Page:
This is not a nice human being, okay? He's not even the nicest guy in the movie. Most people would probably give that title to James Caan's ingenue sidekick, but for my money, it's bad guy Nelse McLeod by a mile. Thanks to a career-best performance by Christopher George, McLeod is just so damn pleasant and cheerful you don't care that he kills people for a living and has no scruples. He's a total professional, and he's relaxed with it. He even dies with a sense of humor. Cole Thornton, on the other hand? About as cuddly as a cactus. Thornton is somebody who doesn't give a shit about anybody, good or bad, except himself. Somebody who is, in essence, a coward, which the movie spells out pretty clearly when Joey McDonald ambushes Thornton and shoots him off his horse. Where does she shoot him? In the back. Which is physically impossible, given the angle of fire as we're watching the movie. But we accept it, because it makes thematic sense. In its own way, it's flawlessly logical: (1) Only cowards who run away from a fight get shot in the back. (2) Cole Thornton has a bullet lodged in his back. Therefore (3) Cole Thornton is a coward. And to make it even more obvious, what happens to Thornton every time that bullet rubs up against his spine? His gun hand goes numb. Because he refused to recognize a debt he owed the McDonalds, his gun hand is useless.


You probably think I'm reading too much into what is essentially a sauntering entertainment, but believe me, it all fits. The first time we see Thornton's gun hand go numb? Right after he finds out from McLeod that JP Harrah is the town drunk. It's like the bullet is an expression of inner guilt; he's subconsciously punishing himself for not taking a side when he had the chance, and now look--his best friend is drinking bottle after bottle of Old Clothesline, the whiskey that hangs you out to dry, and Thornton can't even get on his horse without help. And who's that helping him? Why if it isn't Mississippi, the kid who uses a knife because he can't shoot straight, the kid who just spent two years paying back a debt by killing the men who killed his friend, and is now going to follow Thornton to El Dorado to pay him back for saving his life. He's like one of those innocent idiot knights in King Arthur who run around acting out of honor because it's as natural to them as quibbling about honor is natural to us. Or actually, since he's the only one in the movie to recite poetry, he's like the troubadour, like Alan A Dale with a sawed-off and a funny hat. Or, when you really come down to it, --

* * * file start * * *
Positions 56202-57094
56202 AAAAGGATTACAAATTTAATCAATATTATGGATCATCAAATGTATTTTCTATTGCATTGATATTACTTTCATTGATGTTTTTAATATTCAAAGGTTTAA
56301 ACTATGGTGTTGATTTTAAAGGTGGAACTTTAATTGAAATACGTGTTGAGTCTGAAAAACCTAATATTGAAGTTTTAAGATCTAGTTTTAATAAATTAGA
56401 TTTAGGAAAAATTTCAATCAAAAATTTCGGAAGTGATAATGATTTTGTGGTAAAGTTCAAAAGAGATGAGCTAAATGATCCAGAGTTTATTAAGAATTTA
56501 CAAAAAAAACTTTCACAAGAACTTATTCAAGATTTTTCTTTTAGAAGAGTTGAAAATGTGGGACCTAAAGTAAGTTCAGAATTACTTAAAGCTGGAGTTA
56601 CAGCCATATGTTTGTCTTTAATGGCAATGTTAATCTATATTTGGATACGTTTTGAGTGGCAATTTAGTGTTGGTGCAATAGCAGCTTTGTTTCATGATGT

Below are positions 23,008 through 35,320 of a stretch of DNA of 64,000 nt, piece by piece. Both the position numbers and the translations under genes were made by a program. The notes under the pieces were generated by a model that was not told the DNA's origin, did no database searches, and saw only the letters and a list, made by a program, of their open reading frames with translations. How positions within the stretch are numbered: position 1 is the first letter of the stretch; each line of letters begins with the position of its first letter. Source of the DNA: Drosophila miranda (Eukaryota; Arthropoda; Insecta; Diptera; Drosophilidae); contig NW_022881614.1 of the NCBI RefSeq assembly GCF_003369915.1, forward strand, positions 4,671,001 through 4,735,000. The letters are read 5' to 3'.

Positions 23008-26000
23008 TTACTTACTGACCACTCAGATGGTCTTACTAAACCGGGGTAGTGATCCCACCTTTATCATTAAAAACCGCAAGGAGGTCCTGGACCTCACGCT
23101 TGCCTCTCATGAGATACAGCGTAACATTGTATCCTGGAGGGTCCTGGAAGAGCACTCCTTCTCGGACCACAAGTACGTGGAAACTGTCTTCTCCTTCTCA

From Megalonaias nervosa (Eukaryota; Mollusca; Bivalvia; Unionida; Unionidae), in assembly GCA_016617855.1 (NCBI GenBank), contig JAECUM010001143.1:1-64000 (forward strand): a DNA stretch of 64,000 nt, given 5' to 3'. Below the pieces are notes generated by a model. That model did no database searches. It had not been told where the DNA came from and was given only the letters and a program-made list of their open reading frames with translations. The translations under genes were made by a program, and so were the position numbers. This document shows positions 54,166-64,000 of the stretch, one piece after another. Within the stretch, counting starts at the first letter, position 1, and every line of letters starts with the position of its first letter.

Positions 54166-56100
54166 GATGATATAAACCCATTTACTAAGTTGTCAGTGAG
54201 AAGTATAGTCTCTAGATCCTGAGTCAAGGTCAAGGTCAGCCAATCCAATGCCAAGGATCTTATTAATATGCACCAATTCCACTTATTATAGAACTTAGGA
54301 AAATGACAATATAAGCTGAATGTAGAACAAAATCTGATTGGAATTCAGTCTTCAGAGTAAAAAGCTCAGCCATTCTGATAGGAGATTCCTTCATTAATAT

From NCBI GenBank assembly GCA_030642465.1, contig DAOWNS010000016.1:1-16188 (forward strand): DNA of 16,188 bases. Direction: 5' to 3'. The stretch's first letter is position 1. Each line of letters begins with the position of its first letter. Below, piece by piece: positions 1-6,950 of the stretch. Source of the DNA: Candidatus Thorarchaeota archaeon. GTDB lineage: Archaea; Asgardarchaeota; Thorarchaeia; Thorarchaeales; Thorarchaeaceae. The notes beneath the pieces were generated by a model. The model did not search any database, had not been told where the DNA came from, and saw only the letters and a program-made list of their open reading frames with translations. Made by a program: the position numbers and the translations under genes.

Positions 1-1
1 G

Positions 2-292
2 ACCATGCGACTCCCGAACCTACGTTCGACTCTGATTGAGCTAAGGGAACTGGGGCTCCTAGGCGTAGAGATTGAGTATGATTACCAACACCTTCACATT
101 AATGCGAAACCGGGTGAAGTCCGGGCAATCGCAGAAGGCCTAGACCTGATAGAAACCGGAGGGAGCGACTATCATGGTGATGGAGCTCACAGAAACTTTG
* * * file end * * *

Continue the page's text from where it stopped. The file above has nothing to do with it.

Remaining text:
(See? Don't get me started on this movie. And I haven't even said anything about the women yet.)


So the movie sets up this wonderful web of debt and responsibility; and then, when Thornton returns to El Dorado, it's like that point in Measure for Measure where the disguised Duke walks into a potential tragedy and twists the plot into a Rube Goldberg machine that is designed to do one thing and one thing only: maneuver Isabella into a position where she gets the chance to either condemn or forgive Angelo. The break is just as sharp in El Dorado, and because the movie is so easy-going it doesn't actually hit you, but it's there, all right. Suddenly we're in a different movie; different but familiar, because the town of El Dorado has suddenly become Hawks Country, where the men are constantly wondering if they're good enough, a youngster gets to prove his stuff, an old codger gets to provide comic relief, and somebody who used to be one of the fastest guns around has become the town drunk because of a girl. (Fun movie fact: when Hawks asked Wayne to do Rio Lobo, Wayne replied by saying: "Do I get to play the drunk this time?") What this means for the set-up is that the closely-worked-out pattern of obligation and uninvolvement that informs the first half of the film gets lost in the second half, and your response to what's on screen depends pretty much on whether you like Rio Bravo enough to see it done through a fun-house mirror. (That's me over there holding up my hand and saying "Count me in." Truth to tell, I'm with Robin Wood on this one, rest his soul.)